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Originally Posted by sea_kaban View Post
I am trying to find it out... May be it is in one of magazines...
I looked up Wiki and found myself wrong: full gale may be possibly another meaning for whole gale (= storm force). That's not how I use it (I tend to name a gale a gale and then there is a storm, which is likely technically incorrect on my side).

So I say in a whole gale many boats may struggle, also many older designs.

Many newer designs have tall freeboard/structures and this does not help in a storm.

Many older designs are generally inefficient upwind.

I would stick with smaller, flat-cut sails and choose a boat that is neither of too classic design nor of a modern, paper boat, design.

Apologies for all possible mess-up I caused with my above post!

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Old 15-07-2013, 16:27   #10
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Re: Sailing against the weather

Quote:
Originally Posted by sea_kaban View Post
I was reading some article where author wrote that modern 30-35 feet cruiser will not be able to get out from the lee shore in a full gale. I am fully agree.
What I would like to ask - what is a boat of similar size which will be able to do so?
Well If by "modern "The OP means high freeboard, low weight ,full sections and a rather flat and full entry, I am inclined to agree that in gale conditions this type of craft be at a disadvantage compared to many traditional craft when going to weather and manned by the usual mom and pop crew.

It is almost a given that the sea state will be short and steep and brutal. It has been my experience that those with the dingy type hull form will have a particularly difficult time getting away from our dreaded lee shore. That said, in lighter conditions or downwind, or even marina living ,going modern has a lot of appeal.

There was a thread a while back that got a little silly regarding this lee shore business but I think this topic is worth exploring ;besides it was 102 degrees today here in the Hudson Valley and I am afraid to go outside to my boat.
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Old 15-07-2013, 16:34   #11
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Re: Sailing against the weather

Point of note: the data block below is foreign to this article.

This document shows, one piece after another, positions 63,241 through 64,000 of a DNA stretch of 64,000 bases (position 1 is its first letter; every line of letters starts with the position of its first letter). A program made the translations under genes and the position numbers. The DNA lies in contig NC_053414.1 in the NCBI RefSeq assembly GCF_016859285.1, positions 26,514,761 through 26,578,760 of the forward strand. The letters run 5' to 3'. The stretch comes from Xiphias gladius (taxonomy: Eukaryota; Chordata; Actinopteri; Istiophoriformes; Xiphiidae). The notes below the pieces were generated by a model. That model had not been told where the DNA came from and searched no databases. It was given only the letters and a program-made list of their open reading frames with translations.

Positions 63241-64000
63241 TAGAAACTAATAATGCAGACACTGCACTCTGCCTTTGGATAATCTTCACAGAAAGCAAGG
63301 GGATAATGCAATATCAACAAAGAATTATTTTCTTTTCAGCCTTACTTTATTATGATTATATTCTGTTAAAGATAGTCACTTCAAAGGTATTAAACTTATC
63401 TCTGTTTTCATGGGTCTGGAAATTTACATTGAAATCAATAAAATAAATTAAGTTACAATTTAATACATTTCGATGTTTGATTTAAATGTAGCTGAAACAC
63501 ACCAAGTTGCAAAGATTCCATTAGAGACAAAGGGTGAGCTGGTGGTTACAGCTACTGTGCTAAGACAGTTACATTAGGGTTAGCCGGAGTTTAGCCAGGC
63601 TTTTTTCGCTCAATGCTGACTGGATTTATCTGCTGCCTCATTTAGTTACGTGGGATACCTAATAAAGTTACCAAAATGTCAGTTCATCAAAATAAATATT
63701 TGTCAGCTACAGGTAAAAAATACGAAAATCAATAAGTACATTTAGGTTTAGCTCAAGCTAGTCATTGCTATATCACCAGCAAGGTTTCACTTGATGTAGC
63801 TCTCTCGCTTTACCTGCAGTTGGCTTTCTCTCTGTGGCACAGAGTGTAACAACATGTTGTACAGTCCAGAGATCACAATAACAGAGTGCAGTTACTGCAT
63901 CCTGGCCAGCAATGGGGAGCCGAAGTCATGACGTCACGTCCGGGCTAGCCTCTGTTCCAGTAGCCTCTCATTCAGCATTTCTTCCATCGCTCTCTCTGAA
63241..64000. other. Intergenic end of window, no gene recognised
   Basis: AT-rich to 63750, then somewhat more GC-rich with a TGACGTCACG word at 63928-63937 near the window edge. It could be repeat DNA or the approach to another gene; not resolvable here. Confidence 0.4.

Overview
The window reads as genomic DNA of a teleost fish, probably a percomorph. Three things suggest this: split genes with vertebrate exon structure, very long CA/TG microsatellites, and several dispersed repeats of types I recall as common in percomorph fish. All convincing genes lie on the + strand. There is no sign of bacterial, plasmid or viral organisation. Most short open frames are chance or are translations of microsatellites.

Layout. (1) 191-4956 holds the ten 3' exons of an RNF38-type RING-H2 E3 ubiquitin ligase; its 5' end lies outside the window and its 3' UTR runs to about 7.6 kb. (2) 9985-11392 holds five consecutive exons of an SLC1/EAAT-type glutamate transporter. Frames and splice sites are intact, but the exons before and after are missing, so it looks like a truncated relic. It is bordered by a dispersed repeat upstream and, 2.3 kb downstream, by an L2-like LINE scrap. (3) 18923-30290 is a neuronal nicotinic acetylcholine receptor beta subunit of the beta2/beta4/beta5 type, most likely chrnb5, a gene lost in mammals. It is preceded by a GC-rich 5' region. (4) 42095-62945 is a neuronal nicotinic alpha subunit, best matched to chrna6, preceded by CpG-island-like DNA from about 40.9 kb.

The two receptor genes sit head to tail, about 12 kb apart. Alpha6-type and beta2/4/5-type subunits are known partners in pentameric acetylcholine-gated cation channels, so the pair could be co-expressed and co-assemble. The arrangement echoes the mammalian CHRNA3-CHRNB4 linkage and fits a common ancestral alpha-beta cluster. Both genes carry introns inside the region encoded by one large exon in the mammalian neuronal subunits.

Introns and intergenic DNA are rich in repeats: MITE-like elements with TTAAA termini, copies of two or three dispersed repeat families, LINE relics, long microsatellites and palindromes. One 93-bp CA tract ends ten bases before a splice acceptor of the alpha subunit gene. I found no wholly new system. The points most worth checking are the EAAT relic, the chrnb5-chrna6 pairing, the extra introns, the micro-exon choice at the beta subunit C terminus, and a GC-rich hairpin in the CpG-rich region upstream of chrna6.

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It has been my experience that those with the dingy type hull form will have a particularly difficult time getting away from our dreaded lee shore.
what type of hull is that?
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Old 15-07-2013, 16:43   #12
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Re: Sailing against the weather

It will also have a lot to do with the guy sailing the boat and his sail selection.

Also, depending on the type wind and his experience, he may be able to sail through "holes" in the wind. If he knows to wait and select the times to go forward or to hold his position, he may be able to get out. This would take a good crewman on the main and jib sheets though and the skipper giving orders unless the crewmen are really good. (and in a position to see what wind is coming)
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Old 15-07-2013, 16:59   #13
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Re: Sailing against the weather

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what type of hull is that?
"Too much" displacement fore does not help. I found narrow entry boats sail against bad seas best.

But I would pay very close attention to the sails - a 'lee shore efficient' hull will not get away with it if the sails are too big, too baggy or poorly located.

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Old 15-07-2013, 23:04   #14
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Re: Sailing against the weather

I can recall recently light displacement boat (SO 439) was sailing perfectly upwind on flat see, but lost a lot of speed against the modest waves. I think because it is light. In the same time leeway of such fin keel boat is significant. In some waves I would expect progress to just stop...
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Old 16-07-2013, 02:06   #15
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Re: Sailing against the weather

surely the tacking angle has a lot to do with it? we can tack through less than 80 degrees in ideal conditions, but more like 110 degrees in stronger winds, sloppier seas.